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Aug 01, 2012, 04.22 PM IST
SBI chairman Pratip Chaudhuri said the benefit of SLR cut can be passed on to the retail sector as large long term loan proposals are very few across banks and working capital demand from corporate houses is low.
The RBI kept rates unchanged in its first quarter monetary policy review yesterday but slashed SLR by 1% to 23%. Speaking to the press, shortly after the policy announcement, SBI chairman Pratip Chaudhuri said the benefit of SLR cut can be passed on to the retail sector as large long term loan proposals are very few across banks and working capital demand from corporate houses is low.
However, speaking to CNBC TV18, Chaudhuri made it clear that despite the SLR cut, there is very little scope of reducing deposit rates.
Here is the edited transcript of the interview on CNBC-TV18.
Q: Is there any room for deposit rate easing as you can see in the next few weeks and months given that there is a fairly large calendar of tax free products from government backed institutions which are coming up over the course of the year and given other competing products, do you see any elbow room at all?
A: It is not coming from that, our Asset - Liability Committee, ALCO is meeting today afternoon. Although ALCO will take the final call, according to me, there is less room for a cut in deposit rates because the small savings rate is 8.6%. If you top up this 8.6% with subvention, a person gets 8.75%. Therefore, the room for deposit rate cut is slightly less but, perhaps there could be some cut at the long ends.
In fact at the long ends, five years and above, we had reduced our rates from 9% to 8.75%, and then we found that the other banks are stubbornly at 9-9.25%. So we had to move back our deposit rates.
Q: Even then would it work because these tax-free bonds which are coming in from government institutions and this year I believe the calendar is Rs 60,000 crore, they are nearly 8% post tax, why would anybody want to look at public sector deposit at much less attractive rates even for a longer tenure and these are 10-15 year products?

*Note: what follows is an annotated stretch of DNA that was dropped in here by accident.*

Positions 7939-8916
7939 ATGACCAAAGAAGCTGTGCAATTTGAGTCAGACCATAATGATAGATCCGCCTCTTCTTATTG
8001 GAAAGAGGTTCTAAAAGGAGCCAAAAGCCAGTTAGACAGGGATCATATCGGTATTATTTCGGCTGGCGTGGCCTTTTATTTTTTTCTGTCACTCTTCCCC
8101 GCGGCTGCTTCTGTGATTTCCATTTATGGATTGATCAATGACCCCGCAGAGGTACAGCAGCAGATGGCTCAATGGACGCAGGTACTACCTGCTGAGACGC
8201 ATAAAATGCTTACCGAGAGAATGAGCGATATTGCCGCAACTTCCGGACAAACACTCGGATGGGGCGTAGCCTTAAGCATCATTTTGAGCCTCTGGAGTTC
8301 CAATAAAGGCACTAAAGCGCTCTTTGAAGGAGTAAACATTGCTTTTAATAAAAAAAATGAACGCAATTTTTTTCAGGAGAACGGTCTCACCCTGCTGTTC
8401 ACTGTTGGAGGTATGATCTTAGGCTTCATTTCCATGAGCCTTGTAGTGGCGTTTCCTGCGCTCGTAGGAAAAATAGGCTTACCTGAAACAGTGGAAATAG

A: It is true but, these were 8% last time. This time we will make a request to the government to not keep the coupon so high. Since they enjoy the tax advantage, our recommended coupon to them should be 6%.
Secondly, bank deposits have other attractions. They are liquid and you can take a loan against the bank deposit. If it is in a neighbourhood bank, you can break them anytime you want. You can use them as collateral for so many things. So bank deposits will continue to have an attraction and Rs 60,000 crore should not really bother us because the total bank deposit growth in a particular year is something like Rs 7-8 lakh crore.
But what is draining away deposits from the banks is not only tax rebounds which are yet to hit the market at the fixed maturity plans of the mutual funds. But you are very right in highlighting this point from a tax perspective. The bank deposits are at the greatest disadvantage or handicap.
There is a case for making it a level playing field in terms of interest income, whether it is by way of deposits, whether it is by way of fixed maturity plans or tax-free bonds. It will be a level playing field and that is how it is the world over because we believe the people who are investing in fixed income products are not really the risk takers.
I do not complaint against tax breaks given to equity investors. But, those who are investing in debt should all be at par and let all the debt issuers compete on price or on service or on convenience, not on unfair tax advantage.
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